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Polar Codes for Classical-Quantum Channels

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2 Author(s)
Wilde, M.M. ; Sch. of Comput. Sci., McGill Univ., Montreal, QC, Canada ; Guha, S.

Holevo, Schumacher, and Westmoreland's coding theorem guarantees the existence of codes that are capacity-achieving for the task of sending classical data over a channel with classical inputs and quantum outputs. Although they demonstrated the existence of such codes, their proof does not provide an explicit construction of codes for this task. The aim of this paper is to fill this gap by constructing near-explicit “polar” codes that are capacity-achieving. The codes exploit the channel polarization phenomenon observed by Arikan for the case of classical channels. Channel polarization is an effect in which one can synthesize a set of channels, by “channel combining” and “channel splitting,” in which a fraction of the synthesized channels are perfect for data transmission, while the other channels are completely useless for data transmission, with the good fraction equal to the capacity of the channel. The channel polarization effect then leads to a simple scheme for data transmission: send the information bits through the perfect channels and “frozen” bits through the useless ones. The main technical contributions of this paper are threefold. First, we leverage several known results from the quantum information literature to demonstrate that the channel polarization effect occurs for channels with classical inputs and quantum outputs. We then construct linear polar codes based on this effect, and the encoding complexity is O(NlogN), where N is the blocklength of the code. We also demonstrate that a quantum successive cancellation decoder works well, in the sense that the word error rate decays exponentially with the blocklength of the code. For this last result, we exploit Sen's recent “noncommutative union bound” that holds for a sequence of projectors applied to a quantum state.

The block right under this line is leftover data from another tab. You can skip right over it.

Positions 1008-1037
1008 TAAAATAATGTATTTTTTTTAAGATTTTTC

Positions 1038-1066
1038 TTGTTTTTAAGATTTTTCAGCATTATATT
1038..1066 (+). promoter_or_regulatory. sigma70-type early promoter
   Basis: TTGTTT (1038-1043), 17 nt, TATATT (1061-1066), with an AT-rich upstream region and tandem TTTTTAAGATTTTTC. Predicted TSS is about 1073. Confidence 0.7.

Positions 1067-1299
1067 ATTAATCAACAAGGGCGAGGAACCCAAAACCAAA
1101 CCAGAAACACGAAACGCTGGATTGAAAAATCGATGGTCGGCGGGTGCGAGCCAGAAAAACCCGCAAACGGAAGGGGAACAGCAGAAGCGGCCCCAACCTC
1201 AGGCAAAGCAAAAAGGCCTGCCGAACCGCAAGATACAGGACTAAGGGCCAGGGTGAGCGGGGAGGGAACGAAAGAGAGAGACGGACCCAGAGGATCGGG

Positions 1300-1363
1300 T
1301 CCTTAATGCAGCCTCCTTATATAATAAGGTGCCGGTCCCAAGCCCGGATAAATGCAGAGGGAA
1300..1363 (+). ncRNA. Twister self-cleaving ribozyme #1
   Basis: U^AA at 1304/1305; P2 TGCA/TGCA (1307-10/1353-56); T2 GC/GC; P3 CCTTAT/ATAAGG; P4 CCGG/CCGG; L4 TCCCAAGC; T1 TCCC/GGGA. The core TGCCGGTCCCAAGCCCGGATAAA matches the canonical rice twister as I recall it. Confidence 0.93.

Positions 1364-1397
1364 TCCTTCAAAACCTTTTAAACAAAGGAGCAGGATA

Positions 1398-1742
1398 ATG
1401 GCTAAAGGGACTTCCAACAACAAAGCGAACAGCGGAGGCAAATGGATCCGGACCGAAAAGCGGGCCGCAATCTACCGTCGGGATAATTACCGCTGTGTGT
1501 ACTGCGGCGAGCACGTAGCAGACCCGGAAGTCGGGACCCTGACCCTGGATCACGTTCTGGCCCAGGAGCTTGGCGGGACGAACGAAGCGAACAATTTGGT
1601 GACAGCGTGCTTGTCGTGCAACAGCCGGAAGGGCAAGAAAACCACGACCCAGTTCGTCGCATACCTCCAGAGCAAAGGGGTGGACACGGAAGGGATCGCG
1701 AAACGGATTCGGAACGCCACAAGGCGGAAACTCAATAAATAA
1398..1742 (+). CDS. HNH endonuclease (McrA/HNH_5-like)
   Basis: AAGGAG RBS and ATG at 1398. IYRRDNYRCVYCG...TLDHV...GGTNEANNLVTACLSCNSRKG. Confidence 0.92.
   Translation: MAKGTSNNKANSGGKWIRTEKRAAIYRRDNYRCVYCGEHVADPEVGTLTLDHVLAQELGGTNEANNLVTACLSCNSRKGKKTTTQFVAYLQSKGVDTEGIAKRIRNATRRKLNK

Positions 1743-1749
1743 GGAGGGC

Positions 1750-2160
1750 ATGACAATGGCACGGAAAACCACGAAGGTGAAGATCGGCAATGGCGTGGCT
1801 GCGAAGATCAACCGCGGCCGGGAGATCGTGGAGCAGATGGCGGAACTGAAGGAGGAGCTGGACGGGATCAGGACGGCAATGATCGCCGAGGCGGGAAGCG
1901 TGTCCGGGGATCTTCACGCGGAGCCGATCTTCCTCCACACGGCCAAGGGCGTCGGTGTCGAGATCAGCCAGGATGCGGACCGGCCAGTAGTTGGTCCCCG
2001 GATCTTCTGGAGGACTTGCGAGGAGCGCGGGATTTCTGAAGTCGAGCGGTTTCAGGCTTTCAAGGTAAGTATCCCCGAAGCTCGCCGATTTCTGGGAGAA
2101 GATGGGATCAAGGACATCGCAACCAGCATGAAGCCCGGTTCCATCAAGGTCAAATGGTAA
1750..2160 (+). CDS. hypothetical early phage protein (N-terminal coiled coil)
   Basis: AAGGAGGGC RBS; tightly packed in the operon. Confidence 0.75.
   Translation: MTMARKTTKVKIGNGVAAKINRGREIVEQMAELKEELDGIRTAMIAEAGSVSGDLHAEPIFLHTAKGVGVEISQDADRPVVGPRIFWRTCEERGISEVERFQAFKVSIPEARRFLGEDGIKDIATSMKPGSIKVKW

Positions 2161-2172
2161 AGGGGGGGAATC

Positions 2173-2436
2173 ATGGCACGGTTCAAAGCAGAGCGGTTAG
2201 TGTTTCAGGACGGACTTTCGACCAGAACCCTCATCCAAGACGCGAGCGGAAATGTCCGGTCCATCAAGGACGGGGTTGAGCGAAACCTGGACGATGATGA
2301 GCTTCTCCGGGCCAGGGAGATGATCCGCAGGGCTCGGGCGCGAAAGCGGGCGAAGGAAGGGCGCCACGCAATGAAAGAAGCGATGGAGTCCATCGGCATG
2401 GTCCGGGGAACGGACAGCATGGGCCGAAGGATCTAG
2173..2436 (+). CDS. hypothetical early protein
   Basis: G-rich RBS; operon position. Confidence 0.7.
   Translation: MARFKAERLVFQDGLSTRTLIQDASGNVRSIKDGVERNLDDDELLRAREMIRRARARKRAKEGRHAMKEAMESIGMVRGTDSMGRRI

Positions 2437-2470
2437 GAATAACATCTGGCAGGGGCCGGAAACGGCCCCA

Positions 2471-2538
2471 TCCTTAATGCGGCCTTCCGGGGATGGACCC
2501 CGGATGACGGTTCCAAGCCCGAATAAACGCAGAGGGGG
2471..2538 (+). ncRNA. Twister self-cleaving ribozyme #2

Published in:

Information Theory, IEEE Transactions on  (Volume:59 ,  Issue: 2 )

Date of Publication:

Feb. 2013

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